China Zhongwang Holdings Ltd - Asia's largest and the world's second-largest aluminum producer - has reported a 17.9-percent rise in net profit to 1.5 billion yuan ($234.8 million) for the first half of 2015, compared with a year ago, after the company categorically rejected recent charges of inflated sales by the company.
Aluminum extrusion accounted for 99.6 percent of the group's revenue, roughly at the same level for the corresponding period last year, the Hong Kong-listed company told the Hong Kong Stock Exchange on Thursday.
About 86.5 percent of the company's revenue, which remained flat at 7.89 billion yuan for the first half, came from sales on the Chinese mainland.
Some 13.5 percent of the revenue was from overseas sales, covering eight countries, including two new markets, Belgium and Holland. This contribution dropped by 31 percent year-on-year to 1.07 billion yuan, of which 770 million yuan came from the US - Zhongwang's conventionally major export destination.
The group last week rebutted point-by-point allegations by previously-unknown research house Dupre Analytics, which said in a 51-page online report that Zhongwang Chairman Liu Zhongtian and his family have been siphoning money and products from the company to other countries.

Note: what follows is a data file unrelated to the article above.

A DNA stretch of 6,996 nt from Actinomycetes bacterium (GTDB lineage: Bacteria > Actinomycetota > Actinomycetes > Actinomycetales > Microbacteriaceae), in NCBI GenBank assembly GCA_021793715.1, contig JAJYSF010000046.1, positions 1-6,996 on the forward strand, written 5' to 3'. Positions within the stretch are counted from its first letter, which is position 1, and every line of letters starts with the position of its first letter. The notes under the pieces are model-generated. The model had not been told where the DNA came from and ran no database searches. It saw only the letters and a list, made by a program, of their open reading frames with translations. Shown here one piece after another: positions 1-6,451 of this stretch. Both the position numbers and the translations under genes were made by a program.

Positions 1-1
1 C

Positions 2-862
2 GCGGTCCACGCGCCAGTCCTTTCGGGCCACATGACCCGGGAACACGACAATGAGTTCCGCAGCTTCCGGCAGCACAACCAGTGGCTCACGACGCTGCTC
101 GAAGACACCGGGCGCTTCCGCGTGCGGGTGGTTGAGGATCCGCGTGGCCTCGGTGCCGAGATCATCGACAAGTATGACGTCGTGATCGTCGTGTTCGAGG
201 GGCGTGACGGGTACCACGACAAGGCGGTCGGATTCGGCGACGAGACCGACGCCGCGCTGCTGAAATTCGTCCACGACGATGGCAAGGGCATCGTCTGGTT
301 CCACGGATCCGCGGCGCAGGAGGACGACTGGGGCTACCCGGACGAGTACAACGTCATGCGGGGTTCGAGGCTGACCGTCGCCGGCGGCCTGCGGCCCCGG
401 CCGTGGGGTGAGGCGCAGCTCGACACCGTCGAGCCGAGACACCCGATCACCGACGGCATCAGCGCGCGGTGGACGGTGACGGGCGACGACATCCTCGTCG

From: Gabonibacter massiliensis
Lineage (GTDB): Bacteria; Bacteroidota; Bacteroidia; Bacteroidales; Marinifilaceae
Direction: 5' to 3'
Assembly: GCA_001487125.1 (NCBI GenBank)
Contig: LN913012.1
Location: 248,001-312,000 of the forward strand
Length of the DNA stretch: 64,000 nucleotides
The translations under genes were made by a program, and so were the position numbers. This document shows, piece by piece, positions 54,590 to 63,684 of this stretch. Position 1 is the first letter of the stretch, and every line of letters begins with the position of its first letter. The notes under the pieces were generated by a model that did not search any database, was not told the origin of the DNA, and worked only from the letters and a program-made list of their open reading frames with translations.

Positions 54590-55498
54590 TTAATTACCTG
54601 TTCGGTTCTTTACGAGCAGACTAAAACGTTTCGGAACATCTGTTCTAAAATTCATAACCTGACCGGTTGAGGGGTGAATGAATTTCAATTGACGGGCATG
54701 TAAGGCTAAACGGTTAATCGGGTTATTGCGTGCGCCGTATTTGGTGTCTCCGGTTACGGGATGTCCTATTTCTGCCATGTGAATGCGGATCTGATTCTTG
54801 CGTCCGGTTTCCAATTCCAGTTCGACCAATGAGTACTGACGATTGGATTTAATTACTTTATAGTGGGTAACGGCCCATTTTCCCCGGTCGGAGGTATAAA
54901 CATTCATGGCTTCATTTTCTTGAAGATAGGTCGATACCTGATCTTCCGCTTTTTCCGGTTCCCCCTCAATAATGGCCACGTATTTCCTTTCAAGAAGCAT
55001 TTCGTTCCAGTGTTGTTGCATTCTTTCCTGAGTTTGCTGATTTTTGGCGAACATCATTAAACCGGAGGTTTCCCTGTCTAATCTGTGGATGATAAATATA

Calling the report "malicious" and "groundless", Liaoning province-based Zhongwang said the allegations were "factually incorrect and defy normal commercial logic".
The company's stock was suspended on July 30 after Dupre, whose company website was set up last month, published the report.
Before resuming trading, Zhongwang's stock price last stood at HK$3.31 - down by 33 percent from this year's peak in April. As trading in the stock resumed on Aug 13, the price dropped by up to 18 percent before paring losses to end 12-percent lower at HK$2.9.
Lu Changqing, Zhongwang's executive director and vice-president, said the short-seller's report was "no big deal" for the company, which owns the most state-of-the-art production equipment among industry peers and enjoys a real price advantage over its international competitors.
The attack by short-sellers comes as exports of aluminum from the mainland soar, reflecting severe overcapacity at mainland aluminum smelters.
On Tuesday, the price of aluminum, which is used extensively in the railway, automotive and property industries, touched a new six-year low of $1,549.5 per ton on the London Metal Exchange (LME).
Lu said it's unreasonable to argue that the global glut and aluminum's bleak prospects have been exacerbated by exports of the metal from the mainland, where 90 percent of aluminum products are consumed in the domestic market.
If there's something unreasonable, Lu pointed out, that is China, currently accounting for a staggering 56 percent of global aluminum production with growth of 18 percent in the first half of this year, still having no say in aluminum prices on the LME.
Zhongwang shares closed 2.76 percent higher on Thursday at HK$2.98, compared to its debut price of HK$7 apiece in 2009.